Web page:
Today's poem is "Chocolate and the Afterlife"
from Between Storms

Truman State University Press

Carol V. Davis received the 2007 T. S. Eliot Prize for Poetry for Into the Arms of Pushkin: Poems of St. Petersburg (Truman State University Press). She is the author of It's Time to Talk About..., published in a bilingual collection in Russia (1997), and two chapbooks, Letters From Prague and The Violin Teacher. She was a senior Fulbright scholar in Russia in 1996/97 and 2005. Her poetry has been read on National Public Radio and Radio Russia, and at the Library of Congress. She was the 2008 Poet-in-Residence at Olivet College in Michigan and currently teaches at Santa Monica College in California.

Books by Carol V. Davis:

Other poems on the web by Carol V. Davis:
"Loving a Plumber"
Three poems
"Singer and His Sewing Machine"
"Concerto No. 2"

About Between Storms:

"At her best, Carol V. Davis creates a stark and feeling poetry that is palpable with impending threat as well as with the recurring and sour tang of history. But Davis can also conjure up the beauty amid the terror, so that while 'the dark drops its burden/all night long, deepening/' she also shows us how the sky looks 'as it empties its buckets/of stars.'"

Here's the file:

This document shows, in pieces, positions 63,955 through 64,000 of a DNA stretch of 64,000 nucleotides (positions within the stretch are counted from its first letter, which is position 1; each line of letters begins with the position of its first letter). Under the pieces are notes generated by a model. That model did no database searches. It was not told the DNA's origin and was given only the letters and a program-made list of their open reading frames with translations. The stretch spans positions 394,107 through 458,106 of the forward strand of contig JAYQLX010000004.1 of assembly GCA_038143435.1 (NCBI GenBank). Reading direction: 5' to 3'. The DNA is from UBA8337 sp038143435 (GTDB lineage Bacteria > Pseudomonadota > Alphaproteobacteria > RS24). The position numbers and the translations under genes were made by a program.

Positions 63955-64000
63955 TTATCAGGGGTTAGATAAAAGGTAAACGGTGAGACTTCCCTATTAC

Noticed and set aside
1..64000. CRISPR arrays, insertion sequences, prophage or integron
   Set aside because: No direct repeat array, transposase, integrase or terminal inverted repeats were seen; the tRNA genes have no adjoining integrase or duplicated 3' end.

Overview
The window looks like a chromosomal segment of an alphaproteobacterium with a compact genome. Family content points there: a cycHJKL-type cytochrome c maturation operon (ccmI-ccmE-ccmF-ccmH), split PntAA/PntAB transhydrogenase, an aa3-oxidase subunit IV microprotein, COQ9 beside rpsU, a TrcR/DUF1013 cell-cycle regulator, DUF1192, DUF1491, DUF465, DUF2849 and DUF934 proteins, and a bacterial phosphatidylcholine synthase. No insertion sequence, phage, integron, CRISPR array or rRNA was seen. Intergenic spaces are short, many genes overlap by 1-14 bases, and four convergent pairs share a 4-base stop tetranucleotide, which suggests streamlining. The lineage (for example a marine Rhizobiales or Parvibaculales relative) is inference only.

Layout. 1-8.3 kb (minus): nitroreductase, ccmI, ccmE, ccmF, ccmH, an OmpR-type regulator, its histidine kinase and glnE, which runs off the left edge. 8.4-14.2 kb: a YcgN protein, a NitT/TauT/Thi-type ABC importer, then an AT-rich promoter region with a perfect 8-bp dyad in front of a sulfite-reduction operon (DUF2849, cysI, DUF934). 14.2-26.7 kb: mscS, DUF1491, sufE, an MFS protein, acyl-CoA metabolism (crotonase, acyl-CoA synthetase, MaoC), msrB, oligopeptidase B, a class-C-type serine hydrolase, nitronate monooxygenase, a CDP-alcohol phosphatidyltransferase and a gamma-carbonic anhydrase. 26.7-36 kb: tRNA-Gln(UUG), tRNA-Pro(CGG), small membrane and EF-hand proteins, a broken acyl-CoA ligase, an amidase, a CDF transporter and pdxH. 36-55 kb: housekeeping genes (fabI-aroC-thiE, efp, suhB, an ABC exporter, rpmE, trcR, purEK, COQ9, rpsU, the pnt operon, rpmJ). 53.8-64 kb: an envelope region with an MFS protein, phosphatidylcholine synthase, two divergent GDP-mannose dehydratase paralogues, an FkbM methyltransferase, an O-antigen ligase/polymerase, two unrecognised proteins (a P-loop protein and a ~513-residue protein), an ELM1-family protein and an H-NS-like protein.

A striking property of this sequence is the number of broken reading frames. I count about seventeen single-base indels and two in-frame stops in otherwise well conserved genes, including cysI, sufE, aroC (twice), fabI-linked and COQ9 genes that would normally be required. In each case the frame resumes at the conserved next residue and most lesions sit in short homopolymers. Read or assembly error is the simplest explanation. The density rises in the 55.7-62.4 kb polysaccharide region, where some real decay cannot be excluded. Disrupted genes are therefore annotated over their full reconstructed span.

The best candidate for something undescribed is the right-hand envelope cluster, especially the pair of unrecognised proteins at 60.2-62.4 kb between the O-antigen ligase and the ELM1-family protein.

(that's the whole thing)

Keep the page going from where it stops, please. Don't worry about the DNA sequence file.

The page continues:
—Enid Shomer

"When I began this collection, firmly embedded in my own world, my fingers attached to the keyboard of my computer, I never expected to find myself so fully engaged in Davisí world, my passport stamped with one wondrous visit after another to the unique accents of image and vision in her poems. I donít know where the conversion takes place—is it between 'Marshland' and 'Roots.'? —that the reader—me—realizes that he has experienced something between memorable and miracle."
—George Ellenbogen

"Even as there is something trapped in the unfurling of petals, there is something trapped in the surface of Davisís poems in Between Storms that is singing to us. Hard to tell if it is an owl, a mocking bird, or the muse trying to reach us. No matter if the subject is of hunger, ancestral fear, or refuge; no matter if our goal is to draw the shades or cross the expanse, we have no choice but to put down our luggage and risk listening."
—Scott Hightower

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